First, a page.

Monday, May 11, 2015

Do this before giving a discount

Here's a simple idea that will result in more sales and better relationships with your customers.

If you find that you are doing most of the talking during a sales call, or if the conversation is not going your way, try this: Pull out your note pad and start taking notes.

Taking notes is an excellent way to slow down the process, especially when it is not going in your favor. I'm not talking about your iPad or your laptop. I'm talking about an ink pen and a pad like a detective uses.

Writing down statements that are confusing or upsetting is an excellent way to keep things in perspective. Rather than jumping right in with a response, tell the customer to hold on while you write down what they just said. They won't mind. Just the opposite, they will be impressed. Ask the customer to check what you have written to be sure that you got it right. The process of putting those words on paper almost always causes the customer to backtrack, amend, or, better yet, erase the words altogether.

Sales people don't like to lose. They fall in love with making the sale and ignore facts that are important to decision making. They let their own moods, or the moods of the prospect, rule the presentation, causing things to wander off course. These problems disappear when you pull out your pen and write something down.

It is especially important to slow down and do some calculating before you give into a price discount. Your moment of reflection gives the price discount some significance. You must treat the discount as significant, or you are not perceived as having given a discount. No price discount is unimportant. By emphasizing each discount in your own mind and on paper, you have not given ground for nothing.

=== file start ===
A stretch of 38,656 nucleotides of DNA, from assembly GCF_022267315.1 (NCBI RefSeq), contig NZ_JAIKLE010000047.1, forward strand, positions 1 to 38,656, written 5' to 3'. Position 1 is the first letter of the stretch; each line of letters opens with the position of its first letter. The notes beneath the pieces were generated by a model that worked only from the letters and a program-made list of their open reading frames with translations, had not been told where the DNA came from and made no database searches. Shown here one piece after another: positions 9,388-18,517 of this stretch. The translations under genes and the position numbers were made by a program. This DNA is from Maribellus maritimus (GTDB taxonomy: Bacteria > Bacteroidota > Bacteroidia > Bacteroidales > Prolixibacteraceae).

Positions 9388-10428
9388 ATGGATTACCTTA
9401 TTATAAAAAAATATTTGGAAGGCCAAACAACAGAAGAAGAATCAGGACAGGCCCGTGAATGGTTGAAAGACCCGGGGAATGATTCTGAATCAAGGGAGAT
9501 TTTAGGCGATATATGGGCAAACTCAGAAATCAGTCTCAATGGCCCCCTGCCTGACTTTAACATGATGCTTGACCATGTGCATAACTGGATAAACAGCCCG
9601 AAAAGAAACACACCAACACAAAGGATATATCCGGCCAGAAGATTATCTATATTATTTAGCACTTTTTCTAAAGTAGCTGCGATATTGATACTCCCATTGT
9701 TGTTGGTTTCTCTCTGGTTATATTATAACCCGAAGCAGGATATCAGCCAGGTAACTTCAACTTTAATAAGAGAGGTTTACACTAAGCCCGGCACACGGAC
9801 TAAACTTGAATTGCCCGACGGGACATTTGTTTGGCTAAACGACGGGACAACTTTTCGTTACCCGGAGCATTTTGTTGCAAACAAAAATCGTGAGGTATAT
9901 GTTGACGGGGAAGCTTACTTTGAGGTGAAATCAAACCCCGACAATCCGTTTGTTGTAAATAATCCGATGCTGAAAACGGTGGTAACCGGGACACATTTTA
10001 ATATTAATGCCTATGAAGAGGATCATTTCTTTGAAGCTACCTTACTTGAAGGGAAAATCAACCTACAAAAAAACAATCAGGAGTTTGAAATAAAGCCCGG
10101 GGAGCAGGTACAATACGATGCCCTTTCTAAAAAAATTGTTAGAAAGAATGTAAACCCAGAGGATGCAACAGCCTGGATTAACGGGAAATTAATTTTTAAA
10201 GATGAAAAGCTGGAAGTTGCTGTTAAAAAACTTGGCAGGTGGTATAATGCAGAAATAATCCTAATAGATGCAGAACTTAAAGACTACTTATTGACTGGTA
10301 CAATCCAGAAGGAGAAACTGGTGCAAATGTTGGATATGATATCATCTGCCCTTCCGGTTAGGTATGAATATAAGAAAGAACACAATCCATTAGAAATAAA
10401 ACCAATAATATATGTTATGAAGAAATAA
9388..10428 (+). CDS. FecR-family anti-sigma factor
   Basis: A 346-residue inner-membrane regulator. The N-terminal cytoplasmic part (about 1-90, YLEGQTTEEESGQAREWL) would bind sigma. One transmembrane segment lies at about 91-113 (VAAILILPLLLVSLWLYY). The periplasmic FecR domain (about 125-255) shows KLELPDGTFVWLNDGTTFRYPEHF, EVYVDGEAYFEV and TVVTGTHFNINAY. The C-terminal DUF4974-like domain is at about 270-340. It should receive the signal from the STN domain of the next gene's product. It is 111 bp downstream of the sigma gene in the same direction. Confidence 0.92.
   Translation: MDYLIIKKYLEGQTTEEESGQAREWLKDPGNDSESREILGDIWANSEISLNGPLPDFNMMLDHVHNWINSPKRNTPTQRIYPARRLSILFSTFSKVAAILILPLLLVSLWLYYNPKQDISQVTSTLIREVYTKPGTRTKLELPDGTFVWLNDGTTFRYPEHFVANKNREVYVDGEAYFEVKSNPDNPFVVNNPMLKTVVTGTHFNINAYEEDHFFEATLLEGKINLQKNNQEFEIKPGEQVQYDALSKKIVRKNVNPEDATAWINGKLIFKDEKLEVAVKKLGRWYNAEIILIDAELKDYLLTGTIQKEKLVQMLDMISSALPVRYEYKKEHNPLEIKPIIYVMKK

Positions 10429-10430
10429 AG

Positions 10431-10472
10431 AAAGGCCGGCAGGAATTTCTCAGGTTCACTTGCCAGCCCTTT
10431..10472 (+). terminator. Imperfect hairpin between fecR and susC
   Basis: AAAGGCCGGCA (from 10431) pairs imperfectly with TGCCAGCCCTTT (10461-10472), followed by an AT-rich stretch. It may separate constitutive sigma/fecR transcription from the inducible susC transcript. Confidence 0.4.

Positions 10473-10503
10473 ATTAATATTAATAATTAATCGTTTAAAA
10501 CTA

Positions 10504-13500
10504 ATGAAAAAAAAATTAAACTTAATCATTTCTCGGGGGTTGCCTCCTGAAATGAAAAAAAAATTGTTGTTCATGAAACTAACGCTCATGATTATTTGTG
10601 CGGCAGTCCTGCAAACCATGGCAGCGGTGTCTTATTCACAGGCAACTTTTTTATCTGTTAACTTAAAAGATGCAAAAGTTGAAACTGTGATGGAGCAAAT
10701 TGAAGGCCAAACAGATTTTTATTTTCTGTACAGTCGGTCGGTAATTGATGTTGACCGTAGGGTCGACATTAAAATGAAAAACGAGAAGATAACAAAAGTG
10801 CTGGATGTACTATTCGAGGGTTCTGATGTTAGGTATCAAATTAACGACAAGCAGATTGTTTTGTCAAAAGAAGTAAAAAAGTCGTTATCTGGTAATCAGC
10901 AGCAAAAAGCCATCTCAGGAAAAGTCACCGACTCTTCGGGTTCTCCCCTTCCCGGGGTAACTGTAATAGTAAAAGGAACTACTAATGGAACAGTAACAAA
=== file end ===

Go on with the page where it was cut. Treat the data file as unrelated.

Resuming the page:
A quick response robs the customer of the good feeling they get after making a good buy. A quick response leaves the customer feeling that they could have gotten more if they had been smarter. They will try to prevent that mistake from occurring the next time you negotiate, or they will compensate by taking a hard line on another aspect of the sale.

Some buyers use pressure to get what they want from a sales person. Sometimes the writing-a-note tactic is your only defense against being pressured into making a decision based on the buyer's deadline.

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